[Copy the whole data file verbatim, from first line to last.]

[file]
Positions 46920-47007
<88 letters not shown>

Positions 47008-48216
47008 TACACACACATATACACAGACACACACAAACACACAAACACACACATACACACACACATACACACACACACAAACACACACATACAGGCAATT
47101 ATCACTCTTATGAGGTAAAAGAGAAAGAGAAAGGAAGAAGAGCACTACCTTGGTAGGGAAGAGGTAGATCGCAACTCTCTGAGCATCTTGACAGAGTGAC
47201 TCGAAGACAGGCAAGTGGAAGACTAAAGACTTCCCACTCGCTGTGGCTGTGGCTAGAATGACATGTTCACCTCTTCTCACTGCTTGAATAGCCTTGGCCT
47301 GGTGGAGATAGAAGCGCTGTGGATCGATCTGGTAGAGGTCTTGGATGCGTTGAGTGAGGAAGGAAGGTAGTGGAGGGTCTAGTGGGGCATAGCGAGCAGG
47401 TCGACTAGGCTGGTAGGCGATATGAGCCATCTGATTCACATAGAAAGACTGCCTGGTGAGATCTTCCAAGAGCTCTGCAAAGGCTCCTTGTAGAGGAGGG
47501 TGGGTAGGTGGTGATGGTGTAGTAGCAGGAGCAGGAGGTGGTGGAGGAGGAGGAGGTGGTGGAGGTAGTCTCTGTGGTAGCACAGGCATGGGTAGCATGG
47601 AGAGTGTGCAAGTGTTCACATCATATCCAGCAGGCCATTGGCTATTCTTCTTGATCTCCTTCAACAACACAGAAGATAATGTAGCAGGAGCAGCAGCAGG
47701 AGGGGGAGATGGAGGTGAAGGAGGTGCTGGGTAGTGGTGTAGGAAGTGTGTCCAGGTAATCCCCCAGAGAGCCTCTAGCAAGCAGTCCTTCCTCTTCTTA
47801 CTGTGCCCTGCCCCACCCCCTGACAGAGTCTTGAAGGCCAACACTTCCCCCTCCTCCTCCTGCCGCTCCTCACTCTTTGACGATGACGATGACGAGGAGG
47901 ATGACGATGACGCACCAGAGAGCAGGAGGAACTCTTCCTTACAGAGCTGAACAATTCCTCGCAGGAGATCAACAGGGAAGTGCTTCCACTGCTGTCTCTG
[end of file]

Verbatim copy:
Positions 46920-47007
<88 letters not shown>

Positions 47008-48216
47008 TACACACACATATACACAGACACACACAAACACACAAACACACACATACACACACACATACACACACACACAAACACACACATACAGGCAATT
47101 ATCACTCTTATGAGGTAAAAGAGAAAGAGAAAGGAAGAAGAGCACTACCTTGGTAGGGAAGAGGTAGATCGCAACTCTCTGAGCATCTTGACAGAGTGAC
47201 TCGAAGACAGGCAAGTGGAAGACTAAAGACTTCCCACTCGCTGTGGCTGTGGCTAGAATGACATGTTCACCTCTTCTCACTGCTTGAATAGCCTTGGCCT
47301 GGTGGAGATAGAAGCGCTGTGGATCGATCTGGTAGAGGTCTTGGATGCGTTGAGTGAGGAAGGAAGGTAGTGGAGGGTCTAGTGGGGCATAGCGAGCAGG
47401 TCGACTAGGCTGGTAGGCGATATGAGCCATCTGATTCACATAGAAAGACTGCCTGGTGAGATCTTCCAAGAGCTCTGCAAAGGCTCCTTGTAGAGGAGGG
47501 TGGGTAGGTGGTGATGGTGTAGTAGCAGGAGCAGGAGGTGGTGGAGGAGGAGGAGGTGGTGGAGGTAGTCTCTGTGGTAGCACAGGCATGGGTAGCATGG
47601 AGAGTGTGCAAGTGTTCACATCATATCCAGCAGGCCATTGGCTATTCTTCTTGATCTCCTTCAACAACACAGAAGATAATGTAGCAGGAGCAGCAGCAGG
47701 AGGGGGAGATGGAGGTGAAGGAGGTGCTGGGTAGTGGTGTAGGAAGTGTGTCCAGGTAATCCCCCAGAGAGCCTCTAGCAAGCAGTCCTTCCTCTTCTTA
47801 CTGTGCCCTGCCCCACCCCCTGACAGAGTCTTGAAGGCCAACACTTCCCCCTCCTCCTCCTGCCGCTCCTCACTCTTTGACGATGACGATGACGAGGAGG
47901 ATGACGATGACGCACCAGAGAGCAGGAGGAACTCTTCCTTACAGAGCTGAACAATTCCTCGCAGGAGATCAACAGGGAAGTGCTTCCACTGCTGTCTCTG